Fierce Grace came to mind as I entered the New York Blood Center a couple of days ago. Fierce Grace is filmmaker Mickey Lemle’s deeply moving documentary about spiritual pioneer Ram Dass after his stroke. When it came out in 2002, I watched it about five times because I had a screener copy from the job I was at. I wish I had it now. Fierce Grace alludes to the transcendent goodness in the brutal events that eventually move us into wisdom.
When I heard that the blood banks in New York City were literally dry, I was overcome with fierce compassion. I hate going to the doctor and am not a fan of needles, but I’ve got O+ blood — a universal blood type — and the thought that people were dying because of a lack of platelets lit my fire.
Most of the cots were empty when I entered the big room at the Blood Center just a couple of hours after registering on their website. “Donations are down 80 percent,” said my friendly bloodletter, Nilsa. Nilsa took one look at my name and loved me. Her mother and daughter are named Betsy, and I must admit I’m rather fond of my name, so I loved her back for loving me. (Funny how that works.)Then Nilsa stuck me with the biggest needle I’ve ever seen and told me they are down to only one mobile collection unit and nobody is giving.
“Why do you think that is?” I queried, suddenly fascinated by the river of red flowing out of me.
Nilsa said she didn’t know, but I have a suspicion: I think it’s because we are all so scared with the turn of economic events that we’re hoarding — not only our money, but our life force. And it may be counterintuitive, but what’s really needed at such a time of loss and scarcity is fierce giving.
And fierce giving feels good. In fact, I sat there in a state of near bliss, watching my rich life force drain into a bag, imagining some little kid or somebody who’d had surgery or maybe somebody like me having their life saved as it was pumped into them.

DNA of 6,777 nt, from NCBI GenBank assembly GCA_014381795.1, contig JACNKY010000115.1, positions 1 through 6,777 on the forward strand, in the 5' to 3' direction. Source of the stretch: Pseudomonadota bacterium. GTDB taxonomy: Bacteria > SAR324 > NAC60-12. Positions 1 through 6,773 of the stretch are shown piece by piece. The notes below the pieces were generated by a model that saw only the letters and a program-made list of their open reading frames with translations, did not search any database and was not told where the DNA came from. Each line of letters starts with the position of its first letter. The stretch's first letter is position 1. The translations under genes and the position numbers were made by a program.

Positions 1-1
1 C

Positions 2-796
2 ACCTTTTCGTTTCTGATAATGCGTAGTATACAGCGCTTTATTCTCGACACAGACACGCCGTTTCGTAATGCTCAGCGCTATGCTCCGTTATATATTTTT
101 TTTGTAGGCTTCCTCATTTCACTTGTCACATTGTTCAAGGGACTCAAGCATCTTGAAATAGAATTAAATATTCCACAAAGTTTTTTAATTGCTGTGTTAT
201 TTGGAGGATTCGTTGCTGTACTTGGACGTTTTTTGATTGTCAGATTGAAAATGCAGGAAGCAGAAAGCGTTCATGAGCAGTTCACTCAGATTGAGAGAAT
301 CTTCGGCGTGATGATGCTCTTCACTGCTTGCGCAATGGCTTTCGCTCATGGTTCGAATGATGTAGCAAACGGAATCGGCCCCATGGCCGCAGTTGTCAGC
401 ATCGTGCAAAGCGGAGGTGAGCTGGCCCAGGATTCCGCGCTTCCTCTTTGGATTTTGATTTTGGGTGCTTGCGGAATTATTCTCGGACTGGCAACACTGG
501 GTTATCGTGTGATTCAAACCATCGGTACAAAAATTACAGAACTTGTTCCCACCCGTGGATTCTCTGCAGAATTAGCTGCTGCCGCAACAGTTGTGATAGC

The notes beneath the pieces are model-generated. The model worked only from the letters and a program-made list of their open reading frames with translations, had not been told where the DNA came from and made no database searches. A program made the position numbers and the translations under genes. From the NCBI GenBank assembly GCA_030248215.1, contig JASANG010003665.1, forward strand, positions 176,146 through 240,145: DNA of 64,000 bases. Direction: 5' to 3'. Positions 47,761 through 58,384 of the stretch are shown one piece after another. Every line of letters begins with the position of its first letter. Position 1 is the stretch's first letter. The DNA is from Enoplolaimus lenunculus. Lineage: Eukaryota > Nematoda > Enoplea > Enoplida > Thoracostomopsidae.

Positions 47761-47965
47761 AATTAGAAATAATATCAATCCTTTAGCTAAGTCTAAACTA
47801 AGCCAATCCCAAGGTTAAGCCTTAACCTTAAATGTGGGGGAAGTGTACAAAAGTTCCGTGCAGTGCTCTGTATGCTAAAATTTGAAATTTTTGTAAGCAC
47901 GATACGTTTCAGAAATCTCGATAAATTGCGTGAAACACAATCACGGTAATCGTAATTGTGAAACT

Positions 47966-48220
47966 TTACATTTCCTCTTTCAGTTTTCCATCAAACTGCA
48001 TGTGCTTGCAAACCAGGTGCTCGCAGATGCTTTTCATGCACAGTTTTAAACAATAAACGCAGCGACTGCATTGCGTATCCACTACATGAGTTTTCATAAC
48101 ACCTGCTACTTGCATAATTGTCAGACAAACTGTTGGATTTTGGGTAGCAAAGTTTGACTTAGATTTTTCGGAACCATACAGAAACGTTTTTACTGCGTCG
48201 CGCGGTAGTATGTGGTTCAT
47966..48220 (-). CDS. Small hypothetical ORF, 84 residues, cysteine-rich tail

"Are you light-headed?” asked Nilsa, concerned. I shook my head and smiled.
I always intended to give my body parts away. I even wrote an article about it. (More about that in a second.) I guess this week just got me going a little sooner than I’d intended.
In just 10 minutes a pint of me was neatly packed in a heavy plastic bag, and a few little tubes were ready to make sure I have no diseases. Nilsa thanked me for my generosity, but to tell you the truth, the pleasure was all mine.
You see, I lost my job last month, and I’ve felt kind of impotent. But this was something I could do. As I guzzled free apple juice in the hospitality room, the 300-pound man eating cookies on the other side of the table seemed to catch my happiness, and he proudly announced that he is part of the “Gallon Club” and said that I could be too if I wanted. “What’s the Gallon Club?” I asked, and he showed me an ID card attesting that he’d given more than a gallon of blood. “Nice,” I said, finishing a second carton of free juice.
I don’t know about Gallon Clubs or even redeeming the free gifts from something called “Red Cell Advantage.” But if you want to practice fierce giving, just go to the New York Blood Center.
And if you want to give more of your body parts away once you’re done with them, take a look at these resources from a feature article I wrote awhile ago:
If You Want to Donate
• Signing a donor card is not enough. Notify your next of kin and ensure their cooperation as it will be they who actually make the donation.
• Organ donation and whole body donation for research and medical training are mutually exclusive and require different arrangements. Donated organs must be removed within 24 hours; then the body can be held for ceremony and deposition. Donated bodies will be used in their entirety, then cremated; the ashes can be returned to donor families or otherwise deposed.
• Whole body donation is generally a local phenomenon. The 1968 Uniform Anatomical Gift Act qualifies dental and medical schools as authorized donor recipients. You can register with a local medical school. For schools in your area, go to LivingBank.org.
• Organ and tissue donation can be done locally or through national registries which will pick up your body, file a death certificate, and pay all costs involved.
LivingBank.org has a registry and extensive information.
LifeLegacy.org, 1-888-774-4438, a federally approved nonprofit research organ and tissue bank, offers a registry for “anatomical donation” which is an option even if the donor does not meet the requirements for transplant.